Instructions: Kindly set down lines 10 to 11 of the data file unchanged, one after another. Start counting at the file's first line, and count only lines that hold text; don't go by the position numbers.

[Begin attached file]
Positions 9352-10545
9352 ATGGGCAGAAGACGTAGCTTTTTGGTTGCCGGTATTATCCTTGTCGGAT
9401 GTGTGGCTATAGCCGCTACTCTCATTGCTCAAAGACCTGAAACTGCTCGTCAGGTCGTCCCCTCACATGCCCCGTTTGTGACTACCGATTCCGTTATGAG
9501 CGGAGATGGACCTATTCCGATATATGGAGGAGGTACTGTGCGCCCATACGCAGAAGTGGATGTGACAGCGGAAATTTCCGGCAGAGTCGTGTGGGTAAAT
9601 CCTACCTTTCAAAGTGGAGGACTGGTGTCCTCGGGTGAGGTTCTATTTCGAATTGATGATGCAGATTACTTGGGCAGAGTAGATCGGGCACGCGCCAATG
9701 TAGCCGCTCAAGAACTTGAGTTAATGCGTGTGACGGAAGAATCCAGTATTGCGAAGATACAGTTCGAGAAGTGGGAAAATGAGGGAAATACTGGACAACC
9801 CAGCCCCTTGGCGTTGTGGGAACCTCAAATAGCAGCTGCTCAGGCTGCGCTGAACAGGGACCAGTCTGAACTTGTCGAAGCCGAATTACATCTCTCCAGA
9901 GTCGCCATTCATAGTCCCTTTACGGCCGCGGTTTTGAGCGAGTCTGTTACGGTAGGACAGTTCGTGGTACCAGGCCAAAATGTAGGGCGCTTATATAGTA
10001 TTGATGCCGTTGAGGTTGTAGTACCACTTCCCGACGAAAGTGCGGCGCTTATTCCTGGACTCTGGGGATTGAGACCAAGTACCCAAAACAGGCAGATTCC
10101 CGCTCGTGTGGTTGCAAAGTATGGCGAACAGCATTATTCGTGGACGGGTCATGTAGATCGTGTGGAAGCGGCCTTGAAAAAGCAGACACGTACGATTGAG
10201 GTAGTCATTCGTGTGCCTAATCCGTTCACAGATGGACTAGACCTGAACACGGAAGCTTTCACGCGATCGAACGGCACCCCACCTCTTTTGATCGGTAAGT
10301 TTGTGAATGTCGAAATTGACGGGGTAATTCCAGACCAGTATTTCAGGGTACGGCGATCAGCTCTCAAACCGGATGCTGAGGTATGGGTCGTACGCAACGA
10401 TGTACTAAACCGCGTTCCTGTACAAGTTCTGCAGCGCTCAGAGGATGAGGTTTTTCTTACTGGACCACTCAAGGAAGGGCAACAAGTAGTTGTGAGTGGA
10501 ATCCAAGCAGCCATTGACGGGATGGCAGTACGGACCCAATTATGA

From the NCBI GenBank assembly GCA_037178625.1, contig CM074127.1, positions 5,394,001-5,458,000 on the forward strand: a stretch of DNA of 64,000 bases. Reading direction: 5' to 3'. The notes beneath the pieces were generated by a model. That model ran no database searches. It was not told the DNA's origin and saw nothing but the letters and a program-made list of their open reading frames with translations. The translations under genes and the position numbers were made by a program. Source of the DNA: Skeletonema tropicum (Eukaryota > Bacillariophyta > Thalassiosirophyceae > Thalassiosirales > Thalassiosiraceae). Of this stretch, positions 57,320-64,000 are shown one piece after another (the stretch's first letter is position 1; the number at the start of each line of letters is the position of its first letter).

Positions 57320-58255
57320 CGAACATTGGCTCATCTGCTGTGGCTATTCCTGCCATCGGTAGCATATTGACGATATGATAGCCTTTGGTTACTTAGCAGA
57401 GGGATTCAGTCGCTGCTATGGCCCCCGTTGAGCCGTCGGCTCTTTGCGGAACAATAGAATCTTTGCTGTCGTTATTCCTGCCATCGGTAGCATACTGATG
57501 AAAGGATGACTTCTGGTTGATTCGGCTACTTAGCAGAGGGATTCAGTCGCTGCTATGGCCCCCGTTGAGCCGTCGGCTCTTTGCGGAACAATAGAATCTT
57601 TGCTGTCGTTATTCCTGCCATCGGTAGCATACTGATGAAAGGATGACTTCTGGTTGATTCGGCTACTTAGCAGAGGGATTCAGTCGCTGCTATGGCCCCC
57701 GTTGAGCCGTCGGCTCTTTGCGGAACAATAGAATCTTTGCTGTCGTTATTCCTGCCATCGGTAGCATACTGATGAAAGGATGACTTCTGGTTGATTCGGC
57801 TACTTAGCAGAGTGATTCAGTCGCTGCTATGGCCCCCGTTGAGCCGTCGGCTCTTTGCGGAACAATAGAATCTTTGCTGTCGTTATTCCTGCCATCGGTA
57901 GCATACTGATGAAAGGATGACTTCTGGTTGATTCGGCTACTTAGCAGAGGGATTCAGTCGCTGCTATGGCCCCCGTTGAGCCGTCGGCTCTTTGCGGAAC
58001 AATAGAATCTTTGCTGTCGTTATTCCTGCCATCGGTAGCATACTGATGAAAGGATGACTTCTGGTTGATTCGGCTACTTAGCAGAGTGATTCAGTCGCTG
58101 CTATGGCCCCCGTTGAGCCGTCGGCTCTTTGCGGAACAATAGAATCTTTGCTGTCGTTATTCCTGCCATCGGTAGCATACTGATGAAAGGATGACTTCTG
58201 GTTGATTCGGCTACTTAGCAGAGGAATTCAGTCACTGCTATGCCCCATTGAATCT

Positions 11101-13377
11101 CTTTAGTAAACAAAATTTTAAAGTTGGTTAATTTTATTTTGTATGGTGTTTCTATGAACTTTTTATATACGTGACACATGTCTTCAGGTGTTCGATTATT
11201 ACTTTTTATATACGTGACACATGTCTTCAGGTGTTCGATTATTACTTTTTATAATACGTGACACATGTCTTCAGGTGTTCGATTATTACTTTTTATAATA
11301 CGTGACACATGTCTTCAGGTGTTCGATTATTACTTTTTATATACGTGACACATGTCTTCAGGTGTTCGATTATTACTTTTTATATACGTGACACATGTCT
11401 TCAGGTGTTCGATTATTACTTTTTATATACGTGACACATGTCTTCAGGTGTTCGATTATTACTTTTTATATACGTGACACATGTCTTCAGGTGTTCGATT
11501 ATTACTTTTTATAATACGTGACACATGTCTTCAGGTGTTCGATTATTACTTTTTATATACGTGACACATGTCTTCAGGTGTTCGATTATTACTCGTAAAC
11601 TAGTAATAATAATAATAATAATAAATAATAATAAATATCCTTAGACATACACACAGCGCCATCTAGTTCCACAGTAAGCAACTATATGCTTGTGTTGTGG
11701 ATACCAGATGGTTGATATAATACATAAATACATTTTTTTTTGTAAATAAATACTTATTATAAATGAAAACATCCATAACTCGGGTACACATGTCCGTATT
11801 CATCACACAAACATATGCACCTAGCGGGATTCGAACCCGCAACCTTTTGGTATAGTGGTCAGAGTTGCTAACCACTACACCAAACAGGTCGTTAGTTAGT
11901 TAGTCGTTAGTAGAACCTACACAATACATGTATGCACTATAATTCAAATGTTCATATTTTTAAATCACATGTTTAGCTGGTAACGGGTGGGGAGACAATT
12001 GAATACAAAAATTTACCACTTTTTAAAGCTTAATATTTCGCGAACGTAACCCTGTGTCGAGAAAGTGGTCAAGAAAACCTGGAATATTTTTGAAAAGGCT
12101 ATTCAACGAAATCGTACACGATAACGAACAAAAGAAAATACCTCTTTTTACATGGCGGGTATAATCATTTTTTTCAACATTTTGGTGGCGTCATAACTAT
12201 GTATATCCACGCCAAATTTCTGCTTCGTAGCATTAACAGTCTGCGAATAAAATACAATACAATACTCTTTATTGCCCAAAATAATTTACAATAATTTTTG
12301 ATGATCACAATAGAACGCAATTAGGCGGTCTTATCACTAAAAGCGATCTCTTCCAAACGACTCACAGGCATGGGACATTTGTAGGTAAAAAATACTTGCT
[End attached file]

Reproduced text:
10101 CGCTCGTGTGGTTGCAAAGTATGGCGAACAGCATTATTCGTGGACGGGTCATGTAGATCGTGTGGAAGCGGCCTTGAAAAAGCAGACACGTACGATTGAG
10201 GTAGTCATTCGTGTGCCTAATCCGTTCACAGATGGACTAGACCTGAACACGGAAGCTTTCACGCGATCGAACGGCACCCCACCTCTTTTGATCGGTAAGT